Since Lera moved on from her design and illustration work in favour of retreating to the countryside and developing her art, her method and medium have shifted away from a monochromatic, line-based approach towards rich, tapestry-like compositions. Lera’s intuitive chromatic relations strike a counterbalance of cool, darker shades with bright hues and neon accents which offset one another to create images suffused with the otherworldly glow of the imaginary. Compositionally, the pictures are reminiscent of medieval tapestries like ‘The Lady and the Unicorn’ – the mille-fleurs tapestry series which Lera speaks of as inspirational for her own practice. Certainly, Lera’s oil and coloured pencil images emulate the textures and forms present in medieval textile tradition, by virtue of their teeming ornamental flora and fauna, their use of pattern and their interwoven threads of colour. By saturating her paper with linseed oil, Lera achieves a diffused effect which heightens the sense of defamiliarisation – the ethereal world pictured in the works exists at a remove from our own. Her process involves transcribing from the imagination rather than creating images according to direct empirical observance. This way of working leans towards the speculative and mythological – a mode that becomes manifest in the forms of fantastical creatures which provide the focal point for many of Lera’s works. Their appearance traverses the line between recognisable biologies and chimerical dream-beast. These creatures lurking in Lera’s overgrown wildernesses embody a nature that is both beautiful and threatening, the environments they inhabit both inviting and hostile. In this they imagine a world that has not been shaped or cultivated by human intervention, where thorned vines, lurid sentient flowers and carnivorous plants are left to sprawl unpruned, where humanoid primates creep naked among swamps and forests, where mammal, reptile and amphibian blend together in primeval ambiguity.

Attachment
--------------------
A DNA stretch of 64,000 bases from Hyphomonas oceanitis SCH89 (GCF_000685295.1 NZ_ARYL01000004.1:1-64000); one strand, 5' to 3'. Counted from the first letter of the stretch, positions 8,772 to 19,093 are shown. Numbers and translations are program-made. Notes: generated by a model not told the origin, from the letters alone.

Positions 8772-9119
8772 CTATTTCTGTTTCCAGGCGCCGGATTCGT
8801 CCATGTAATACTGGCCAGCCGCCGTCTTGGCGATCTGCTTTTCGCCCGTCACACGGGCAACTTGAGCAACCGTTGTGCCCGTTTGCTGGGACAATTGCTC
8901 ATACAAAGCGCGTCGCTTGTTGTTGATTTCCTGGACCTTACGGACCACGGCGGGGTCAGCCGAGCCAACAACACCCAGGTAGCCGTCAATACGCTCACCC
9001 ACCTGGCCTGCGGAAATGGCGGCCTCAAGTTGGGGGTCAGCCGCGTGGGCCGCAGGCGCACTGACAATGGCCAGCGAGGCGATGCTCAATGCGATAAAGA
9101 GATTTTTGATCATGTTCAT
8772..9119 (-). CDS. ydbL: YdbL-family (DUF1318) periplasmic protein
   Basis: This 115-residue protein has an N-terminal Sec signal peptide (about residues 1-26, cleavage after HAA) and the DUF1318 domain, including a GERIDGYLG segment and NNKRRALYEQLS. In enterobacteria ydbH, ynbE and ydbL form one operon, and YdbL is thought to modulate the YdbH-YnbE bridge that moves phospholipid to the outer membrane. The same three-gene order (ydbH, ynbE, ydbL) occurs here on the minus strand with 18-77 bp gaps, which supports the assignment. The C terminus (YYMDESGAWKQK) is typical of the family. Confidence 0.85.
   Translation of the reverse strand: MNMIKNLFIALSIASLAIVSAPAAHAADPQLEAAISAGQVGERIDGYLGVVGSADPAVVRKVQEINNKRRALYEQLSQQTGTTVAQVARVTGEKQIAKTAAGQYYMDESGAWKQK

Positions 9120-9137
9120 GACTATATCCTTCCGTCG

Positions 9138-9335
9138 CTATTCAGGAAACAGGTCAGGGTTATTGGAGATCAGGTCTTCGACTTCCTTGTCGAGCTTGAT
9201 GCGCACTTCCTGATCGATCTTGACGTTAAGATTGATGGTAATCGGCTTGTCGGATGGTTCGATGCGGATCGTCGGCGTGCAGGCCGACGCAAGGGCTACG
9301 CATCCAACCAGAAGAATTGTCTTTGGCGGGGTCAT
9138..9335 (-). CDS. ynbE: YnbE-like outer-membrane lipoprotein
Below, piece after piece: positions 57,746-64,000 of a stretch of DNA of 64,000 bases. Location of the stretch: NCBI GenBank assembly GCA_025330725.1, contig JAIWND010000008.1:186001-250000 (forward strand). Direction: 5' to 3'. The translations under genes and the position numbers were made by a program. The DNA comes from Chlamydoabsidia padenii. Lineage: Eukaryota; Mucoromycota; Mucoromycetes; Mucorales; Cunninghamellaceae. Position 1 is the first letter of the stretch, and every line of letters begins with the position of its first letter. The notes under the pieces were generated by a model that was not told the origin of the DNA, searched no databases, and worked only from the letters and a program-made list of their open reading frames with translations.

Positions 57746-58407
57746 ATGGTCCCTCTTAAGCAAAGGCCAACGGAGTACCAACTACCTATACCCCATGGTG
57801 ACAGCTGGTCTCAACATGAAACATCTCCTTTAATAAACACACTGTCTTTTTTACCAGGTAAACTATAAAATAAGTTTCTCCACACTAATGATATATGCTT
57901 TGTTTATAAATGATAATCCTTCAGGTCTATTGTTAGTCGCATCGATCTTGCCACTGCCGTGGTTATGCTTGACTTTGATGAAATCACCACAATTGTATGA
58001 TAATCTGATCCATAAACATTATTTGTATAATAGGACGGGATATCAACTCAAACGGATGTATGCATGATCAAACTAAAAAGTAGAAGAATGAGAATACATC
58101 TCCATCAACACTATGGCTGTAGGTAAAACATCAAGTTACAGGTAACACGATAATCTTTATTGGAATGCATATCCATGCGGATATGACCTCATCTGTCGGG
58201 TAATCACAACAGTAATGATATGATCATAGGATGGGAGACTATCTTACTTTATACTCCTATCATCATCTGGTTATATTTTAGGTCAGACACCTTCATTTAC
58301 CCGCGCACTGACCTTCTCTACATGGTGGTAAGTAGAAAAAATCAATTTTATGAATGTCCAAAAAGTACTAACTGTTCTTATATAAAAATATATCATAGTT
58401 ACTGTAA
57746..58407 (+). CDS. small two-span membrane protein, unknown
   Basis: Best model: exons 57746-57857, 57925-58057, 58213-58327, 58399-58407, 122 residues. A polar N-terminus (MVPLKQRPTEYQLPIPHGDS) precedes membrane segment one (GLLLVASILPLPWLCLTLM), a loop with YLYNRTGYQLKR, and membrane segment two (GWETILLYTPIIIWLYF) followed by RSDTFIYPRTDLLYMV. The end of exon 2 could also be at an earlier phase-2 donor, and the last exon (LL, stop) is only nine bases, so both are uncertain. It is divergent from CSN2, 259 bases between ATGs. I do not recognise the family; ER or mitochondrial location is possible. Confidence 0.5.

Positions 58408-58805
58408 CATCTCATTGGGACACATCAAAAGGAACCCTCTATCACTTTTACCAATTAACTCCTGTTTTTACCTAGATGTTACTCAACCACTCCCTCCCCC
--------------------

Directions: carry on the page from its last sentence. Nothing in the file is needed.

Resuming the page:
AMM: What led you to begin telling these fantasy tales through your artwork? Were imagination and creativity important to you growing up?
LD: Since my early teen years design was a big part of my life, which I never really had deep interest in, but I came to terms with that fact. I reasoned that one has to do something for a living, and I had no other ideas for myself.
Artists would raise my curiosity, I even used to envy them, but I could not imagine myself in their reality. Until eventually, I was so disillusioned with design and illustration, and even more by the prospect of working at it for years, that I got frustrated, left Warsaw (where I had been living since 2014) and came back to Belarus, where I settled in the countryside without any clue about what to do with myself.
After a few bad weeks I calmed down a little and asked my parents to bring me painting equipment. I thought that nothing was going to come from it (here great thanks to my painter friends who kept me motivated) but it actually worked out quite well.
Imagination and creativity for sure were and continue to be important. If you ask me whether I was conscious of it early on – probably no, I wasn’t.
AMM: How have your practice and method evolved over time?
LD: I can see two key changes that occurred more or less simultaneously. First of all, switching from black and white pen drawings to painting with colours. Secondly, resigning from painting from nature or pictures. It was a demanding change, but it improved my imagination really effectively.
AMM: Animals have a significant place within your images. Can you expand on this preoccupation with the natural world and the animal kingdom within your work?
LD: The plasticity of plants and animals suits me, they are easy to transform. And I don’t need to see them to paint them.
AMM: Equally, many of these creatures are not recognisable as anything which exists within our world – sentient flora, two-headed beasts, uncanny humanoid figures. How do the real and the imagined overlap in your work?
LD: In my opinion, it is easier to feel and find oneself in an art that is unreal to a certain degree; it creates space for the personal experiences of the viewer. The real and the imaginary are always intuitively overlapping for me.